• I worked on a COBOL-to-C conversion several years ago, using Microport 286, of all things. There were two of us, the other programmer consistently wrote about five pages of code a day, I usually delivered about 1.5 to 2 pages. After about one week there was a confrontation about the disparity. I replied that my code compiled, ran, and worked as well as could be expected with stubs substituting for missing functionality. I asked the other programmer if she could make the same claims for her code--she couldn't. Did this make any difference? No, I was outta there.

    About four years later I learned that one of the best C coders in our part of the world came in right behind me and met the same fate--last I heard, he was working for the Deathstar Company in Jersey--now I don't feel so bad, but at the time I was really pissed.

    "Lines Of Code" ignores issues of efficiency, complexity, suitability for purpose, and stability. If LOC were any measure of quality, Windows would be the best code known to man. LOC is a bad metric that should die an excrutiatingly painful death.

  • Paying programmers by the number of lines they produce is only slightly less dangerous than paying firemen by the number of fires they put out.

    The only thing worse would be paying them by the number of bugs they fix.
  • Just before I graduated in 1985 (so what) I heard a statistic: the average professional programmer writes 14 lines of code per day.

    I thought: WOW, I'm going to crush these people. They have no idea. So I got out into the real world and my first job was at Sperry (now Unisys), coding in the OS "kernel" for the series 1100/2200 mainframes -- although it wasn't really a kernel since they had never developed it along the lines of a proper OS.

    I quickly learned that "14 lines per day" wasn't because these people were stupid; it was because of all the other crap that had to accompany those lines. In particular, one 500-line modification I added also required 50 pages of (mostly bureaucratic) definition and design documentation and about four months of politics.

    Sperry circa 1985 is no longer a good example, but I'm sure that programmer's productivity everywhere is still completely stymied by corporate cultures that require signoffs from 7 different executive vice-presidents just to decide what doughnut selection is available in the breakroom. ("Operations is worried that powdered sugar is getting into the air vents, Personnel is angling for lower fat content to save on insurance premiums, and Steve in marketing wants them all chocolate because HE likes chocolate so therefore the rest of us should too.")

  • $ cvs diff -ub -D'1 jan 1998' -D'31 dec 1998' | diffstat | tail -1
    57 files changed, 8940 insertions, 6816 deletions

    So, did I write 8940 lines or (8940-6816) = 2124 ?

    Actually, since some lines were rewritten more than once I wrote far more than 10k lines during the year and deleted far more than 7k (plus I workied on side projects too). But, of course, diff thinks a change of 1 character is a change of that line.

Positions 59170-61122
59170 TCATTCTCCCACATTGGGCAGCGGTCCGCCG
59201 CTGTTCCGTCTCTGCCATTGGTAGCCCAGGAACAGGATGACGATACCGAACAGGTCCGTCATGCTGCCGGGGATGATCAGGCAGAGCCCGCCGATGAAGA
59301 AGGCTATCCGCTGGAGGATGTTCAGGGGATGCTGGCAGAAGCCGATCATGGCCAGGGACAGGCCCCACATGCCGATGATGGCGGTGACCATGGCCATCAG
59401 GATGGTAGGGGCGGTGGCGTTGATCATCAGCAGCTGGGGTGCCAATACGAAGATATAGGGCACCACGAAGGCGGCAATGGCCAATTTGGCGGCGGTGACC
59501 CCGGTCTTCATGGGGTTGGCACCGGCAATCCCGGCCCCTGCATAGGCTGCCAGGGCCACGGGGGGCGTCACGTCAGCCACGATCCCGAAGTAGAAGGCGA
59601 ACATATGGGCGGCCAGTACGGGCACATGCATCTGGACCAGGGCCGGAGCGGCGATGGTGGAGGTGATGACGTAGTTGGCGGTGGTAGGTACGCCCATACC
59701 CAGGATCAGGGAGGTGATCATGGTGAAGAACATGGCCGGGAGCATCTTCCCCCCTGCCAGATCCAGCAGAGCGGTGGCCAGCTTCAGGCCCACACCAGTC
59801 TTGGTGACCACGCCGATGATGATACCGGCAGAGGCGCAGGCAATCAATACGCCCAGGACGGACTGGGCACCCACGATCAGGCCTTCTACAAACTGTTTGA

Now when I talk about rewritting code I don't just mean getting rid of the bugs. The versions that I check into CVS are already debugged, so (usually) only contain little bugglets. What I'm talking about here is things like the changes needed to incorporate new features or redesign of some internal data structure.

    If you consider the 1999 model of a car to be 1% different from the 1998 model do you then say that the engineers were working at a rate that would take them 100 years to design a new car?



    --
  • $ cvs diff -ub -D'1 jan 1998' -D'31 dec 1998' | diffstat | tail -1
    57 files changed, 8940 insertions, 6816 deletions

    So, did I write 8940 lines or (8940-6816) = 2124 ?

    Actually, since some lines were rewritten more than once I wrote far more than 10k lines during the year and deleted far more than 7k (plus I workied on side projects too). But, of course, diff thinks a change of 1 character is a change of that line.

    Now when I talk about rewritting code I don't just mean getting rid of the bugs. The versions that I check into CVS are already debugged, so (usually) only contain little bugglets. What I'm talking about here is things like the changes needed to incorporate new features or redesign of some internal data structure.

    If you consider the 1999 model of a car to be 1% different from the 1998 model do you then say that the engineers were working at a rate that would take them 100 years to design a new car?


    --
  • Right now I'm deploying a tiny Perl program that monitors all the servers at work and sends nastygrams when they go down. It's running on two servers at my location and once I get this little Linux system built, it'll be running on one server downtown. Most of the web-related things here are also in Perl. The only other language I really use is C, to make local modifications to various daemons.
  • I tend to do that while I'm building parts of programs, but I delete them when I'm done. When I killed the 'blocked out' lines from my current project prior to deploying it, I noticed the line count drop by half. At least I tend to over-comment when I comment.
  • So where's the choice for, "Yeah, like I counted them..."
  • I'd have sworn I wrote less than 1000 until I counted just three programs (coincedentally the ones with GPLed source available online) and found it was around 1500 lines. Not lines of C, mind you, but for 'a that still lines of GPLed code. _Mac_ code! So that's 1500 lines closer to open source setting the tone for Mac development too :)